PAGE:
First off, I apologize for the length of today’s reading. I usually try to keep it down to 10-15 verses, but in this case it was unavoidable. I couldn’t find any small set of verses that summarized the story well enough.
I have a confession to make besides the apology: Another reason I didn’t have the heart to abridge it was because this is one of my favorite stories in all of Scripture. It’s not as famous as Daniel in the lions’ den or the young men in the blazing furnace, but that’s actually a plus for me. If you’re not as familiar with it, then there’s a slightly better chance I’ll say something you haven’t heard before.
Remember when both Jack Dawson and James Cameron loudly proclaimed that they were “The King of the World”? Well, Nebuchadnezzar actually could make a case that he was, in fact, King of the World. Nobody stood up to his armies and won. He was the proverbial 900 lb gorilla, going wherever he pleased.
Then he had a dream, probably near the end of his life. He saw a tree, strong, proud, providing shelter to all sorts of animals. A holy messenger from the Heavens proclaimed that this great tree was about to have its limbs lopped off, sending all the animals fleeing. Then, dispensing with all pretence of symbolism, the messenger proclaimed that “[he would] be drenched with the dew of heaven; [he would] live with the wild animals, until seven times pass by for him."
What exactly was the time period the angel was referring to? We’re not sure, and the language isn’t clear. It might mean days, seasons, or years. And to add to the confusion, seven was the number of completion, so “seven periods of time” could just mean “until the time is completed,” or “until God determines that he’s had enough.” Seven days would probably not cause a man's fingernails to grow as long as described, but the exact length of time isn't all that important. The king went to his most trusted servant, and that servant had to deliver the bad news.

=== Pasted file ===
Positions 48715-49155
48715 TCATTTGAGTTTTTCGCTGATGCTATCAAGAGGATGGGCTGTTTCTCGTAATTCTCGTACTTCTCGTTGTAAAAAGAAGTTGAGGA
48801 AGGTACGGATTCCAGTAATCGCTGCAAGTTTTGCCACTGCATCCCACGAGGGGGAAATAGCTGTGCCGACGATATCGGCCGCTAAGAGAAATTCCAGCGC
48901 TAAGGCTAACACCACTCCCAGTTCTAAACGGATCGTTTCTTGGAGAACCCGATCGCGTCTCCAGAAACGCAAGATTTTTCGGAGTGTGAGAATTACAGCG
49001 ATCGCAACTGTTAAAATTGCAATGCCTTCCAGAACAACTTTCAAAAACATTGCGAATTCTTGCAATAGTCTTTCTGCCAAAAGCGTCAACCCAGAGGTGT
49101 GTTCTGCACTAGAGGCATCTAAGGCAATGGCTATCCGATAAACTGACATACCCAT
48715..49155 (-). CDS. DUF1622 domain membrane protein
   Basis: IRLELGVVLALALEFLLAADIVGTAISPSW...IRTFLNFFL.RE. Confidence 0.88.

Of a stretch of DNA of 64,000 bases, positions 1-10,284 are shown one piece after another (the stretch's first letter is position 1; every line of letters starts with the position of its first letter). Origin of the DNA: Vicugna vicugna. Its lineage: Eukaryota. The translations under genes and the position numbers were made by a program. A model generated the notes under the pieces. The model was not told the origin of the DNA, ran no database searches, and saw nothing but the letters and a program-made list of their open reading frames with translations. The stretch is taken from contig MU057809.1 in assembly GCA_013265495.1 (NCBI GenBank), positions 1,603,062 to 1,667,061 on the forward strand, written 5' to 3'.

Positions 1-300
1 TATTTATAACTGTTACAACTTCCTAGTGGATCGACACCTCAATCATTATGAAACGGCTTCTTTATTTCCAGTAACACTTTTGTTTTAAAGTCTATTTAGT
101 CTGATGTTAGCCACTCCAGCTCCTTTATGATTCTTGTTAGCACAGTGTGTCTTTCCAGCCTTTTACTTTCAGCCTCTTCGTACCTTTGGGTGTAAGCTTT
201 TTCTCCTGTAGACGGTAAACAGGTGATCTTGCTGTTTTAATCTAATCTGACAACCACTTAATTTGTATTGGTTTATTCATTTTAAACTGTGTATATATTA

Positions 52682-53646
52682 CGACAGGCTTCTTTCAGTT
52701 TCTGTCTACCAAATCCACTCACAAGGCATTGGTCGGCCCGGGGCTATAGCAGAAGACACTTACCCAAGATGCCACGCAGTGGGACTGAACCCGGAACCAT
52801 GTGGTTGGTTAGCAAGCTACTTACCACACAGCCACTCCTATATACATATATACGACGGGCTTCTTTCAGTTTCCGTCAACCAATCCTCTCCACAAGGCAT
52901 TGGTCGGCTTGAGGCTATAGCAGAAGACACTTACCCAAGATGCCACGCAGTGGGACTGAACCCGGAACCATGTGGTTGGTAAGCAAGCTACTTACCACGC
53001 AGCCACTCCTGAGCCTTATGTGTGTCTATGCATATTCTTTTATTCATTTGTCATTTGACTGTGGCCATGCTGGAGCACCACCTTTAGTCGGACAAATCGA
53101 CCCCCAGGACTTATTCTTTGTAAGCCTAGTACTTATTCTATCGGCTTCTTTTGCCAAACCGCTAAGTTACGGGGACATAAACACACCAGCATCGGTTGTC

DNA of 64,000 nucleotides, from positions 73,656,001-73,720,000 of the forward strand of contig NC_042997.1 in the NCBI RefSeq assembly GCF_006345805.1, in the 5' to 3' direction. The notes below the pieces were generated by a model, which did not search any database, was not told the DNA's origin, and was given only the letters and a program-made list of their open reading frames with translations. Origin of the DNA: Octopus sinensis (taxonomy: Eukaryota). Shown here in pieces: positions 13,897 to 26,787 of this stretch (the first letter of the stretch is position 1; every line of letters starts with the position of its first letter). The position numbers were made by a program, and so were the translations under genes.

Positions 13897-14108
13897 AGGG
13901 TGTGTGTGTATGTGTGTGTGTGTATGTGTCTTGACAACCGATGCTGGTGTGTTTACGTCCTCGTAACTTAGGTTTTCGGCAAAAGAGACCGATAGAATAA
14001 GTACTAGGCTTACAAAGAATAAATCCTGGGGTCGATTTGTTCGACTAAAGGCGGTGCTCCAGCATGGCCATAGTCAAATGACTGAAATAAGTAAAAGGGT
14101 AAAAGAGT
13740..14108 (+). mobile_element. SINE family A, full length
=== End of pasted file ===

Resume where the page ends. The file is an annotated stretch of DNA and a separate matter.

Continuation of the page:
Apparently the monarch was too foolish to really listen to what Daniel said, because a year later, he was walking on the roof of his palace, seemingly the master of all he surveyed. Just for fun, count the number of times he used “I” and “me” and “my.” This was all for his glory, all that he had built.
Um, no. The Lord came down and said, “Maybe a change in your diet will change that attitude.” Yeah, a diet of grass and dew. For a long period of time, he literally lost his mind and it was replaced with that of an animal. His hair grew to be like “the feathers of an eagle,” and his fingernails became like a bird’s claws.
And then finally he quite literally came to his senses. He realized how foolish he had been, and he actually composed a hymn of praise to the Almighty. He saw that in the eyes of the Lord God, all the might and glory and honor that he (the king) had accrued was absolutely worthless and could be removed in an instant at a whim. He learned the hard way that
His dominion is an eternal dominion;
his kingdom endures from generation to generation.
All the peoples of the earth
are regarded as nothing.
He does as he pleases
with the powers of heaven
and the peoples of the earth.
No one can hold back his hand
or say to him: “What have you done?”
This is a great corrective to both our pride and to our fear. To any of us who start spouting off “I” and “me” and “my” statements, this stands as a warning. To those of us who fear where the world is heading, it reminds us that our Father is in charge.
And finally it offers a word of hope and reconciliation. One of the wickedest and proudest and ungodly men in history was brought to his knees (literally and spiritually) and acknowledged who really is in charge. When he did, he was given back everything he had lost, and then some. I might be wrong, but I sincerely think that I’ll meet Nebuchadnezzar some day in Glory. I hope so.
Father, you are God. I’m not. You’re in charge of everything, I’m not. How humbling, how refreshing, how comforting, how. . .wonderful.
Post a Comment